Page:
First I made an inside frame out of 1 X 3 lumber. To the frame I glued and screwed outer skins of 1/8″ lauan plywood. Then I routed the edges for the meeting rails. Adding styrofoam will help with insulation as well keeping the section skins smooth.

Here is a picture of a similar door that Andy Hodenius made a number of years ago.

More information is on our garage door sections page.


How to Install Garage Door Locks

Friday, September 22nd, 2017 at 5:12 pm by Dan Musick

Garage door locks are normally installed in the center of the section just above the bottom section. Here are instructions on how to install the two most common lock assemblies we sell.

The more common lock assembly uses a cable to connect the outside lock keyed T-handle to the spring latches. The cable runs from the spring latch on one side through the center inside release handle and on the other side where a track bolt and nut secure the cable to the spring latch. On single car doors there is often only one latch.

The other system uses two sash chains and small S-hooks to link the inside handles and spring latches.


If you have a foam-filled door with steel on both sides the metal on each side will compress when you tighten the screws that secure the outside handle to the inside handle. To prevent this from happening you will use the two red spacers above.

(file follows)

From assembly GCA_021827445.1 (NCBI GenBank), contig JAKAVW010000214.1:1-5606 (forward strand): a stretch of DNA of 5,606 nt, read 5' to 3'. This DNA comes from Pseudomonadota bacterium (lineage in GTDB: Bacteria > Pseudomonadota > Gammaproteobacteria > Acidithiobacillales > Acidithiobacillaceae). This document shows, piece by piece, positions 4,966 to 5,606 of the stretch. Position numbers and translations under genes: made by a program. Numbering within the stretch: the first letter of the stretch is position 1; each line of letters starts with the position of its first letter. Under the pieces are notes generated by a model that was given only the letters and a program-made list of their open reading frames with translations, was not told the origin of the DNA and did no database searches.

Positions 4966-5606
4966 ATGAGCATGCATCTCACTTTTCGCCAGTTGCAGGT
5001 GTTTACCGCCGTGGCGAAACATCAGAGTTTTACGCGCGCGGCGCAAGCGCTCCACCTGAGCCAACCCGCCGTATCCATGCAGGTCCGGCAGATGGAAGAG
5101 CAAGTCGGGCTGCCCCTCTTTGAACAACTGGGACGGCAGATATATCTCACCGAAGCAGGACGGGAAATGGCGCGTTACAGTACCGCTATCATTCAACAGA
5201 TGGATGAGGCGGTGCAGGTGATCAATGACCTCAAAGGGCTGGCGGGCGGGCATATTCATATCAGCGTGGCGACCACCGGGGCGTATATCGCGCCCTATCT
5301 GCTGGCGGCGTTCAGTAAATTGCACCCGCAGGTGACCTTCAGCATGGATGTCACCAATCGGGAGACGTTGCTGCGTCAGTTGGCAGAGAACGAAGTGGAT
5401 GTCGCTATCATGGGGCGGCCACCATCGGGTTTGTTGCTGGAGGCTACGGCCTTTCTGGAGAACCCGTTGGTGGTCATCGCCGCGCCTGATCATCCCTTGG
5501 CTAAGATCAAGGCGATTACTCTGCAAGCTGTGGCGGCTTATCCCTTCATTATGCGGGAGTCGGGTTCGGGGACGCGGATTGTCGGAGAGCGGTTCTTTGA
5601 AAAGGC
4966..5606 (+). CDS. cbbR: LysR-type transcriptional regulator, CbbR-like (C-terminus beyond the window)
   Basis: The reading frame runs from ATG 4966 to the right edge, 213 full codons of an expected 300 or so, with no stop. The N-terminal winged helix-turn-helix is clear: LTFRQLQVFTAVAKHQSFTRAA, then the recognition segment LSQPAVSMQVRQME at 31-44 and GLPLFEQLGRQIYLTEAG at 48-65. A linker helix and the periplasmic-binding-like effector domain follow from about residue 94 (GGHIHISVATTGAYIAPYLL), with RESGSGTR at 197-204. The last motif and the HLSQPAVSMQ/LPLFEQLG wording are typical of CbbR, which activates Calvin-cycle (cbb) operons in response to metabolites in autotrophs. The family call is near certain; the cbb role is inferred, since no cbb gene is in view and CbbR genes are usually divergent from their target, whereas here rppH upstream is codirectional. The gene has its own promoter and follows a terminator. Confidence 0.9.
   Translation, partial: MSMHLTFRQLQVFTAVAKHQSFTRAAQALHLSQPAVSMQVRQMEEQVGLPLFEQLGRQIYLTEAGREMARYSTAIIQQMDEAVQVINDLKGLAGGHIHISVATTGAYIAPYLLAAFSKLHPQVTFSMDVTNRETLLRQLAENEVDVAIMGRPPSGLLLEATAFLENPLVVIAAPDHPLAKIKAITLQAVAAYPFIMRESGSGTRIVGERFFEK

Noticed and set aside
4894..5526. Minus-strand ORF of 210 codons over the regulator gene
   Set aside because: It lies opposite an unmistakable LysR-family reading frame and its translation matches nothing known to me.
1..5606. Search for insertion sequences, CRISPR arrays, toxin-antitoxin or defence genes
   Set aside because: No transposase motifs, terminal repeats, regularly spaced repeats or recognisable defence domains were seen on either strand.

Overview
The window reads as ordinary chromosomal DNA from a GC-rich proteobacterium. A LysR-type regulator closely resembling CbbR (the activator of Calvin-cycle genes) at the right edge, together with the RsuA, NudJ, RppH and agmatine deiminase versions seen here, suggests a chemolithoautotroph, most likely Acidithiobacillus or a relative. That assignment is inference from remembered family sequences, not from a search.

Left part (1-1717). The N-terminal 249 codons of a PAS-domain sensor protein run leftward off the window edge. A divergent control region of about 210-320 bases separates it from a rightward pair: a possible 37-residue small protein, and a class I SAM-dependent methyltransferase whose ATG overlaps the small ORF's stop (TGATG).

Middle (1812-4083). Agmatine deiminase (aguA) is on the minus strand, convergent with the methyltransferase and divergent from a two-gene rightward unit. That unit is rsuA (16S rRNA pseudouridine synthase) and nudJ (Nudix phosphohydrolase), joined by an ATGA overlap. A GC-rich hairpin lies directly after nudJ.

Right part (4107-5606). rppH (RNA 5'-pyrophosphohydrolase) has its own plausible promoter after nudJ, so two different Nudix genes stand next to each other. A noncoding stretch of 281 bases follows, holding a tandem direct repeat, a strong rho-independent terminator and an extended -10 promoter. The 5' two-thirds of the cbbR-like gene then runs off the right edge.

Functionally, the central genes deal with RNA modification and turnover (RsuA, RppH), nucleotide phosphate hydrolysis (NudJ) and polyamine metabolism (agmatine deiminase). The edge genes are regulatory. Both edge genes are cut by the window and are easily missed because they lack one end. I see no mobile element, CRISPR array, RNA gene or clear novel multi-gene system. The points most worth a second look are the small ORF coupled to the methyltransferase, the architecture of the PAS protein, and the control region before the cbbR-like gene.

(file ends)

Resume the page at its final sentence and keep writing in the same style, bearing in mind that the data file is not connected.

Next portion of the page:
The order of installation is as follows.

I. Install the outside keyed handle and the inside release handle. 

Drilling for the lock will be a two-step process. First, three holes will be drilled with 3/16″ bits. This is key to a properly aligned and functioning lock.

After drilling these holes, larger 5/16″ holes and a 3/8″ hole will need to be drilled on the outside skin of the section only, but not on the inside. Sometime the 3/8″ hole needs to be enlarged slightly.

Most steel doors are either pan doors with stiles joining the edges of the sections, or sandwich doors with steel on both sides bonded to the insulation.

Instructions for Installing Locks on Pan Doors

1. If you have a pan door, locate the center stile and the holes punched for the lock. These may be centered, as you see in this insulated pan door . . .

or slightly below center, as you see in this hollow, or non-insulated door. Notice how the lock lines with the holes.

2. Drill three 3/16″ holes from the inside using the holes in the stiles as a guide. The drill bit must be centered in the holes and perpendicular to the section and stile. Check the outside of the section to make sure the holes are evenly spaced.